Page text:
There is something off-putting about The Dead Space’s debut LP, “Faker”. Released three weeks ago on local label 12XU, the album is not extremely loud or noisy, like expected. What it does have is a quiet intensity — an inescapable sense of tension and bleakness at the core of every track.
According to bassist/vocalist Quin Galavis, this darkness is deliberate.
“I’ve always been into the darker, the post-punk, since I’ve been old enough to remember,” Galavis said.
The band formed when Galavis met guitarist Garrett Hadden at McCallum High School. The two bonded over a shared teenage love of nu-metal.
“Probably one of the first conversations that Quin and I ever had was, we were in English class together, and he said, ‘Hey, you play guitar, right? You know any Marilyn Manson songs?’”
The band started to take form in 2008, with Galavis and Hadden playing along to a drum machine. They quickly recruited fellow schoolmate Jenny Arthur to play drums, and the band expanded from there.
“We had Jasmine, who played bass, and at one point we even had a keyboard player,” Hadden said. “Russ moved to Portland and we played with Jasmine for a number of years, to about 2011. Eventually, we ended up with just the stripped down trio of us, and I feel like kind of what we’re doing now was born out of that.”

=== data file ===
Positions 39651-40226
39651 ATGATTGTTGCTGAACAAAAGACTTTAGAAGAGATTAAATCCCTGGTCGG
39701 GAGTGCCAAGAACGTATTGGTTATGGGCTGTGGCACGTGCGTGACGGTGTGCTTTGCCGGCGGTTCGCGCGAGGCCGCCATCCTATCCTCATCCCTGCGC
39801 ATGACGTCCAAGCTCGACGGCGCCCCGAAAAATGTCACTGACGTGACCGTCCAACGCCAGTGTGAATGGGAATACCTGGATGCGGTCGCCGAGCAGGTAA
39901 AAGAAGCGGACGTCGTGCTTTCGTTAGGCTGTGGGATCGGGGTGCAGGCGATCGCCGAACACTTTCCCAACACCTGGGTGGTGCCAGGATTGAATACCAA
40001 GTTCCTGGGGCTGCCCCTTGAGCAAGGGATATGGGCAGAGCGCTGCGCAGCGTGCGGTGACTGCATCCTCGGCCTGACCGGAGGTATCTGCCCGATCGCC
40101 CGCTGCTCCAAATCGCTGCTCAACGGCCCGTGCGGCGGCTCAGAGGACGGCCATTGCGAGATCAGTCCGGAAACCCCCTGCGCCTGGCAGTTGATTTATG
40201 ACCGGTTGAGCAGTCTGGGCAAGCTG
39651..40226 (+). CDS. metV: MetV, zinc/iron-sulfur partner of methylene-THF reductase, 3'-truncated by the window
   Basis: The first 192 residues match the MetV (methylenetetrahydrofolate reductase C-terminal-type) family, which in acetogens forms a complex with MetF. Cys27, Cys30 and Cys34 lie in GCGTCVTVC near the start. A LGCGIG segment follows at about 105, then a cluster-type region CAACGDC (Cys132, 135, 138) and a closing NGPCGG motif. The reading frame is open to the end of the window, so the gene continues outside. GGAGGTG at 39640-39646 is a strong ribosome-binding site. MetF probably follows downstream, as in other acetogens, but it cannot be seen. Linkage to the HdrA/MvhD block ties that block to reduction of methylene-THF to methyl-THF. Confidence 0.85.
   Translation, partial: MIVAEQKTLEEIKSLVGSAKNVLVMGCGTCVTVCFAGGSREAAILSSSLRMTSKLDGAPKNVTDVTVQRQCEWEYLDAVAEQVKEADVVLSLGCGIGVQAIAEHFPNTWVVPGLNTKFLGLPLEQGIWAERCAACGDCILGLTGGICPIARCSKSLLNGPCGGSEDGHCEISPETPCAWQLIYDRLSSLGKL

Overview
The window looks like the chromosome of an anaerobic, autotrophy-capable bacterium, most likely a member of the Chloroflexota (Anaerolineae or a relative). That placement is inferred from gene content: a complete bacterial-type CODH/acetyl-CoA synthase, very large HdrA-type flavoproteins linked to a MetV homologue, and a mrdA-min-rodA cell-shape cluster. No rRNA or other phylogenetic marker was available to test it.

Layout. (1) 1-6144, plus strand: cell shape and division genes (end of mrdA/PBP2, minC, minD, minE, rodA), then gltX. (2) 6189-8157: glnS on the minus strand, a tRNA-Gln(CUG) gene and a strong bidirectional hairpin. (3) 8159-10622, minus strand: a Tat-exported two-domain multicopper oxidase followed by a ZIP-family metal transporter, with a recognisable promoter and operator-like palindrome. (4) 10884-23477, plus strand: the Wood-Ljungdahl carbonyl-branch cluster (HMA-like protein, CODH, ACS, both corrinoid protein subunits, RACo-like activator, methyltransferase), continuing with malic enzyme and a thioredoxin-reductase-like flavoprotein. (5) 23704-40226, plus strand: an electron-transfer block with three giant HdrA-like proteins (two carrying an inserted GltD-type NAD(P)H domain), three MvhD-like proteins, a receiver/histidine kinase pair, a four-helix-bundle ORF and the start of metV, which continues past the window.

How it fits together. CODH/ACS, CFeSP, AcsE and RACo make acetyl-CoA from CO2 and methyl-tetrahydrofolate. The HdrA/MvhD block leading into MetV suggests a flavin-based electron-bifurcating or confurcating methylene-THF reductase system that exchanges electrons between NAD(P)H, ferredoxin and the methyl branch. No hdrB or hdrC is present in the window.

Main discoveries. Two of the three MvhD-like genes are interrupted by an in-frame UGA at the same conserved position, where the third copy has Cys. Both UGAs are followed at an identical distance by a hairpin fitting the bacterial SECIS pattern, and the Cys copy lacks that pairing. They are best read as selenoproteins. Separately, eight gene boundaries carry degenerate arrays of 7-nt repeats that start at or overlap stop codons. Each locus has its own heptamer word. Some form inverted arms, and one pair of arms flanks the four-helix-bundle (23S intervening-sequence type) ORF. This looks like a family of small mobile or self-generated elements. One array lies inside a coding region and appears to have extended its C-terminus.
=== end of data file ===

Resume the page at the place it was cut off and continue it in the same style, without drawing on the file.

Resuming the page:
Once the band settled on their current configuration as a trio, they started working on recording their album. But it took four years before the band solidified their sound and released
Part of the problem was in the band’s interactions with the Austin scene, and playing with other Austin bands.
“We had this whole dark vibe, and when we were first playing shows, every band was a rock and roll band,” Arthur said. “We would play shows with the OBN IIIs and the Flesh Lights … And that honestly kind of affected our songs somewhat because we were trying to match the energy of the shows we
Eventually the band was able to reach a point where they were happy with their material and finished recording.
What the band made was “Faker,” an album composed of ten knotty and taut Gothic post-punk songs. Opening track “Fall Away” sets the tone with its driving bass lines and restrained drumming,
waiting to give way to some sort of climax but never does. The band creates classic sounding Goth rock with the likes of “Behind The Wall,” buzzing guitar catchiness with “Right Now,” and bleak drone rock with closer “So Long.” All the while, The Dead Space holds onto that sense of tension and darkness that is crucial to
“We were trying to be a band that we weren’t, and I think with this record, we were finally comfortable and said, ‘This is the record we want to make,’” Hadden said.